The paperback version will be available through Amazon in another day or two, with digital versions coming shortly after that! Merry Christmas!
This novel, third in the Into the Wonder series, will also give readers their first bird’s-eye view of the faery geography in which most of the action takes place, thanks to my awesome design guy, Dave Jones:
You never know what you’ll find tucked into an old book.
In the 1960s, the British illustrator Pauline Baynes was working on a color map of Middle-earth, the land of wizards, elves and, of course, hobbits. While she was drafting the map, she worked closely with J.R.R. Tolkien, who sent her a copy of a map from a previous edition of Lord of the Rings, covered in notes revealing details of Middle-earth.
Baynes tucked that map into her copy of Tolkien’s trilogy, where it stayed for decades, until, just recently, it was found at Blackwell’s Rare Books, reports the Guardian.
Kassan Warrad’s latest post at Mythic Scribes seeks to ground fantasy races (orcs, elves, etc.) in real-world evolutionary framework. This is ground I covered in fleshing out the various groups depicted in Into the Wonder—and for the same reasons Kassan suggests. Namely, to achieve a greater level of lifelikeness:
A systematic approach to defining your races will help shape the underpinnings of your world. How are the races related to one another? Do they share a common ancestor? Can they interbreed and produce viable, fertile offspring?
These questions help define your races’ distinct sociopolitical boundaries. The world will feel more authentic, and many readers will appreciate the invested thought.
At the bottom of all of this is the issue of relatability. Do members of these groups have the same sorts of goals, aspirations, and emotions as the readers (who are all, at least in theory, human)?
The question of who counts as human is a theme underlying my third novel, Oak, Ash, and Thorn, which will be coming in February 2016.
Lisa Walker England has put her finger on something that I have been groping toward for a couple of years now. There are just too many details of a well fleshed-out world to ever fit comfortably in any number of novels. In her recent post at Mythic Scribes, Lisa challenges us to think in terms of other sorts of texts that might be useful in conveying that information. Namely, she suggests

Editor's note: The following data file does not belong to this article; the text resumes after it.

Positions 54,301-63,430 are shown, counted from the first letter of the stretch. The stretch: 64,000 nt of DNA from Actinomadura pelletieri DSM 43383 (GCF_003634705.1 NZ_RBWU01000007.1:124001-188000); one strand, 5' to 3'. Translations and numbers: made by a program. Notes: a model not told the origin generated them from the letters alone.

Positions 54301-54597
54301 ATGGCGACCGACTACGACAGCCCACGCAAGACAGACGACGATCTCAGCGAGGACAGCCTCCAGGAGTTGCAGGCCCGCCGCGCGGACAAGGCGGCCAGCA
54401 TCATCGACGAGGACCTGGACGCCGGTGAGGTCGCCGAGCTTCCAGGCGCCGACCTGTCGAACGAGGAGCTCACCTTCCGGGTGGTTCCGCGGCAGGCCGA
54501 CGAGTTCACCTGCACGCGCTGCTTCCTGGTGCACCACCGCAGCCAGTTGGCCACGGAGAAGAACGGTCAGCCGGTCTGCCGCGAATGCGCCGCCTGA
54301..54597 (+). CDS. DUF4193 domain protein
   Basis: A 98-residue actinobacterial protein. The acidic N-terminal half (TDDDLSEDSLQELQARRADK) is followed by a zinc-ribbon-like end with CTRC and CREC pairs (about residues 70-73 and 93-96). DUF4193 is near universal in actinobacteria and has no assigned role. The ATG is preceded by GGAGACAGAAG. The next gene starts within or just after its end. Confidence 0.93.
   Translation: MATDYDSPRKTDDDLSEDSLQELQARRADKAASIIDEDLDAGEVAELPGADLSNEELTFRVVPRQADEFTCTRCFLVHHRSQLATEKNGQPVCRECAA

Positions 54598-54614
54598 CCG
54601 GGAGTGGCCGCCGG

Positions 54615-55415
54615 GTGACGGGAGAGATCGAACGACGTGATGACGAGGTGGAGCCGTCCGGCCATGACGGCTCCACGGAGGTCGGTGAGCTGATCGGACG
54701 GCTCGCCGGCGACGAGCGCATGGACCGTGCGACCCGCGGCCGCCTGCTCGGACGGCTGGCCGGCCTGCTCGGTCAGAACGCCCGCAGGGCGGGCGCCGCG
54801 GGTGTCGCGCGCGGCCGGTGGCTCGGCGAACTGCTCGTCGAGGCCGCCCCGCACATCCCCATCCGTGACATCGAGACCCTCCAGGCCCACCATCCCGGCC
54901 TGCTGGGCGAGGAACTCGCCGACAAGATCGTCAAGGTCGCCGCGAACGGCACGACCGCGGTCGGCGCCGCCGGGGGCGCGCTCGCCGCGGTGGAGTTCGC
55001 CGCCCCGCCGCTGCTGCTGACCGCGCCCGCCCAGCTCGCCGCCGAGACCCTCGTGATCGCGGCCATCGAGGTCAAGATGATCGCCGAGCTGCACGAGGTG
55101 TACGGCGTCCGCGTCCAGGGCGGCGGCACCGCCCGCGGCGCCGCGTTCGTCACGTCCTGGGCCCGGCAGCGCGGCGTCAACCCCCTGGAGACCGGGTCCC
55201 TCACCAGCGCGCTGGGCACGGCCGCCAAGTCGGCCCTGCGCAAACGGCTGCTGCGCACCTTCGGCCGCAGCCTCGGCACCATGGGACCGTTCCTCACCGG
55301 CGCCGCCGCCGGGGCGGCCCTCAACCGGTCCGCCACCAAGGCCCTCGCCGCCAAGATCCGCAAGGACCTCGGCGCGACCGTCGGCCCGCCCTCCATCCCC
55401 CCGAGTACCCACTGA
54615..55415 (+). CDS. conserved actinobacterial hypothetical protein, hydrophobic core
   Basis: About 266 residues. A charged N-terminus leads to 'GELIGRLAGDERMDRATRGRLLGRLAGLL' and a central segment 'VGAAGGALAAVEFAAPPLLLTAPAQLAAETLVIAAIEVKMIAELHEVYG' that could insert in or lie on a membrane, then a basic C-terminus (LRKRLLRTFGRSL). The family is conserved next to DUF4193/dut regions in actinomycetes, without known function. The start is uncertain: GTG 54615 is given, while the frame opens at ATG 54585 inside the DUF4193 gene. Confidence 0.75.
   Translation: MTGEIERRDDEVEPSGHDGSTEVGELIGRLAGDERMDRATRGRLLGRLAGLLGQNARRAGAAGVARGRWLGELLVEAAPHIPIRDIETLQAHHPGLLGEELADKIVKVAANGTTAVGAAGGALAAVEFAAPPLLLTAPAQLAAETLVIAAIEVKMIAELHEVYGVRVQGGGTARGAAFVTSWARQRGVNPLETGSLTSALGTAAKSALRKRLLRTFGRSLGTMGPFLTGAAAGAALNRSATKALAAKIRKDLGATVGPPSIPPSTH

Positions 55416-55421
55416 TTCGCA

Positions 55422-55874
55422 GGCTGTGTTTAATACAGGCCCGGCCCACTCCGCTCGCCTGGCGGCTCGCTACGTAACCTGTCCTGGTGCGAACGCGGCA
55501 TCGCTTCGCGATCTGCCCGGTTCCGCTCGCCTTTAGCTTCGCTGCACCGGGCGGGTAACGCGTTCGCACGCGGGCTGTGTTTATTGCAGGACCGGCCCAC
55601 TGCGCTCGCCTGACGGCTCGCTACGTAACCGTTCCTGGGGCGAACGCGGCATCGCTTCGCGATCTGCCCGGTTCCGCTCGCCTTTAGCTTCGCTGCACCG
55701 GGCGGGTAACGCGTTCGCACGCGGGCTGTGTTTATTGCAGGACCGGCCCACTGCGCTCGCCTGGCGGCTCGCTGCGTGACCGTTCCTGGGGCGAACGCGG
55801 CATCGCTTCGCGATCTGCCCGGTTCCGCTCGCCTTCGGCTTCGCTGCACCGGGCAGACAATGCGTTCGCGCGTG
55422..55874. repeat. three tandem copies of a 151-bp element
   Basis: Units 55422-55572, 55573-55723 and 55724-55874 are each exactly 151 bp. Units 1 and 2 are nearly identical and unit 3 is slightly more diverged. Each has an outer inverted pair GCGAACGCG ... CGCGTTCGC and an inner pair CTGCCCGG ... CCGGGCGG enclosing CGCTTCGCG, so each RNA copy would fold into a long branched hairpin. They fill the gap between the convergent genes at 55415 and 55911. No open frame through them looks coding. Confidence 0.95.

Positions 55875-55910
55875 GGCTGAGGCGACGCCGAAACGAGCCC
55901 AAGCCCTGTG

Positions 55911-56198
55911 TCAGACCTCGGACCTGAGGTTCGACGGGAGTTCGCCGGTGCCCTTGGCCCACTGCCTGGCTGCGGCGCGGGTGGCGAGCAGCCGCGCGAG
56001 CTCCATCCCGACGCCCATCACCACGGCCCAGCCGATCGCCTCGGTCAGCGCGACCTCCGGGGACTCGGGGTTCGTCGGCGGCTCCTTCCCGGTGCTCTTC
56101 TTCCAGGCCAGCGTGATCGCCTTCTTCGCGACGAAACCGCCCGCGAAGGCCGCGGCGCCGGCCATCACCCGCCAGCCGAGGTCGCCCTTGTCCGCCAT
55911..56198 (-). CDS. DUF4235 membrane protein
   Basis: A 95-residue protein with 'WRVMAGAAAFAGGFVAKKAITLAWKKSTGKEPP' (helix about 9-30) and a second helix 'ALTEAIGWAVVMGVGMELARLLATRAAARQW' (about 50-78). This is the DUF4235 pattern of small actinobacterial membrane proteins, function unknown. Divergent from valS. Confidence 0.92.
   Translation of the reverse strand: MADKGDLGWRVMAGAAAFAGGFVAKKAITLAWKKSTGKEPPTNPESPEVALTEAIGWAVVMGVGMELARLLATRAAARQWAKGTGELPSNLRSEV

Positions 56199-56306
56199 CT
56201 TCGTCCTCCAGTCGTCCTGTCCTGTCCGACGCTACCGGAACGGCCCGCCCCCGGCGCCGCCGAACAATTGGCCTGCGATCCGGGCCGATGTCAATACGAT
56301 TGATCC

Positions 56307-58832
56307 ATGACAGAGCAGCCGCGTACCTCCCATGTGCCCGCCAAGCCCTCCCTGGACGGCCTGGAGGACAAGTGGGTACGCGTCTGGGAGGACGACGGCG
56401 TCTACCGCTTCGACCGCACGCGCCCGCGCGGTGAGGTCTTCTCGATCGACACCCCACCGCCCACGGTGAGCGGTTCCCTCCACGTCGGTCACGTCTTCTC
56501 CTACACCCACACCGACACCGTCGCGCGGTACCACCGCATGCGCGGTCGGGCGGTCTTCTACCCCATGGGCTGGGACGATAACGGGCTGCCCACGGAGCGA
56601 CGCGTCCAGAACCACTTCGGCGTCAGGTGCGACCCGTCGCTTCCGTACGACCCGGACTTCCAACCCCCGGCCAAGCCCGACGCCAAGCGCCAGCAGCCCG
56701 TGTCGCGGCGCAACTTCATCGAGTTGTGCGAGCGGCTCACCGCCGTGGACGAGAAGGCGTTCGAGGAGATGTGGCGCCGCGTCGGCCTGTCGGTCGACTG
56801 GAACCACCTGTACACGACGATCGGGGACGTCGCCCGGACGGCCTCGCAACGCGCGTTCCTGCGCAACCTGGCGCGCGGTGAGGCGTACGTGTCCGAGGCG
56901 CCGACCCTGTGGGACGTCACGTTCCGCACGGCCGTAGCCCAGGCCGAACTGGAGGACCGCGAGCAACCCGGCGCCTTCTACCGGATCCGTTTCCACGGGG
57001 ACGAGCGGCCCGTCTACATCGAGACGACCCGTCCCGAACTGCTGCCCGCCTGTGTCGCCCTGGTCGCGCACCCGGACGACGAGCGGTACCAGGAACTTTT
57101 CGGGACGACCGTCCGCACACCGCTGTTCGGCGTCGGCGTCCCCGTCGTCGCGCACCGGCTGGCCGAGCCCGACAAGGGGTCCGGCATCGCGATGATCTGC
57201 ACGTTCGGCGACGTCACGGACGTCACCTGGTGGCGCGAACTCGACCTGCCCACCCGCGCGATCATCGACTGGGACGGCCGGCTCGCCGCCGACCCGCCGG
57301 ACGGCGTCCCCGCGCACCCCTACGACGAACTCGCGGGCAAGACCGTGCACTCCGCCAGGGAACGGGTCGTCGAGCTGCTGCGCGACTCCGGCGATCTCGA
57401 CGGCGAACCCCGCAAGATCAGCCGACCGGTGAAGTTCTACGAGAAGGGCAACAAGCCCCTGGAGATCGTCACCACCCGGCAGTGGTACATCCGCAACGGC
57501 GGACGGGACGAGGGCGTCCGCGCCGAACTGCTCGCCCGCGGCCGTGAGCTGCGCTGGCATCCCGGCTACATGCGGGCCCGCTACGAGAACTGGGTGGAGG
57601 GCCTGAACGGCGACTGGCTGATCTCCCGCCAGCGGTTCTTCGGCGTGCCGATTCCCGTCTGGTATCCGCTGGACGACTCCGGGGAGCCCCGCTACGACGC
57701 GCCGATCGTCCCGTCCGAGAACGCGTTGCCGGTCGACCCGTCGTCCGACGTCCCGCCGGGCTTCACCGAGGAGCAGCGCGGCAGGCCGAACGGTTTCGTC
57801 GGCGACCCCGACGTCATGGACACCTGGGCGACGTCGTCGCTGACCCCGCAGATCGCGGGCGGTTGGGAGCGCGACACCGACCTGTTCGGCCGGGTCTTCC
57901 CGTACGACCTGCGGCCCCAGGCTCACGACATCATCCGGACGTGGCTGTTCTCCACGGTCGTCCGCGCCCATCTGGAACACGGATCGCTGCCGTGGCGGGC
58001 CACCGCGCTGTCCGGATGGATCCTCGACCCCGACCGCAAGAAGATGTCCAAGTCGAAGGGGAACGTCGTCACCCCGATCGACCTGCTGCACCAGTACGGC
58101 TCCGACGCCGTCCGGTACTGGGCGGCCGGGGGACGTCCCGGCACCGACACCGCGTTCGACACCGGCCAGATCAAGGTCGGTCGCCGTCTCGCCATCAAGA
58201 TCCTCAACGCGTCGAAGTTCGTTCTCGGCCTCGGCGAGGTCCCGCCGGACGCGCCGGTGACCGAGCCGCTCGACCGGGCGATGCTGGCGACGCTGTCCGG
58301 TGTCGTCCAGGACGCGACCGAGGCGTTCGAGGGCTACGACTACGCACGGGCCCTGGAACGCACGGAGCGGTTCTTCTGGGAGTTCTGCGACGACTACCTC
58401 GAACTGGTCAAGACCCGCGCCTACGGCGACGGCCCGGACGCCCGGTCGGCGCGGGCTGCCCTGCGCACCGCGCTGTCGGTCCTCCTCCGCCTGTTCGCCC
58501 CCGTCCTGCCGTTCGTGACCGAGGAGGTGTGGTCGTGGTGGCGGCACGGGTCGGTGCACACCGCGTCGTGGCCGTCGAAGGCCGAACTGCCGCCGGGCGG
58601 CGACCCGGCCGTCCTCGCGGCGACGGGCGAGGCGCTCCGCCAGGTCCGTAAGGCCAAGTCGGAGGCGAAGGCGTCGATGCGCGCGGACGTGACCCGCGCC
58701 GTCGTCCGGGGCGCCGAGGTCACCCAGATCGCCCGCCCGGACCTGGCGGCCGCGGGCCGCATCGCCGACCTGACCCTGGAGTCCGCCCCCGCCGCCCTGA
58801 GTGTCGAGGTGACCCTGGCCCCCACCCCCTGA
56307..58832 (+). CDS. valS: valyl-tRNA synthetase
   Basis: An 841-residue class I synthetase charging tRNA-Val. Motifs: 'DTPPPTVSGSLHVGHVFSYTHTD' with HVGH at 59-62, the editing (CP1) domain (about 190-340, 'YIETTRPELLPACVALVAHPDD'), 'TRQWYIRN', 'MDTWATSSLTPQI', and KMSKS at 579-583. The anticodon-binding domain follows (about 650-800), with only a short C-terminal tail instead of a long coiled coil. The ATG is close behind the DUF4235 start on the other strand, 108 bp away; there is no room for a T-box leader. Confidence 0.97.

- Fable Collection
- Comic Book
- Fight or Magic Manual
I’ve worked out some of the basics of a bestiary for my Into the Wonder series as well as a fairly extensive essay on magic. Those who’ve read Children of Pride know that I’ve also written a handful of indigenous fables. (The idea of the kinds of stories faeries might tell their young children captured my attention at some point in the writing process.)
I was surprised History wasn’t one of Lisa’s suggestions, but perhaps that is such a common companion piece that it didn’t really bear mentioning. She also mentioned in passing the idea of a Law Code. In fact, the laws of the fae are an important plot point in my work-in-progress sequel, The Devil’s Due.
Good stuff all around. It’s a blog post well worth reading!
As Alice Leiper explains, the best way to build diversity into your fantasy setting is, well, to world-build it.
By considering diversity from the outset, you can create a world in which diversity is natural and normal without it feeling “unrealistic”, by developing geographies and cultures organically rather than defaulting to pseudo-medieval European.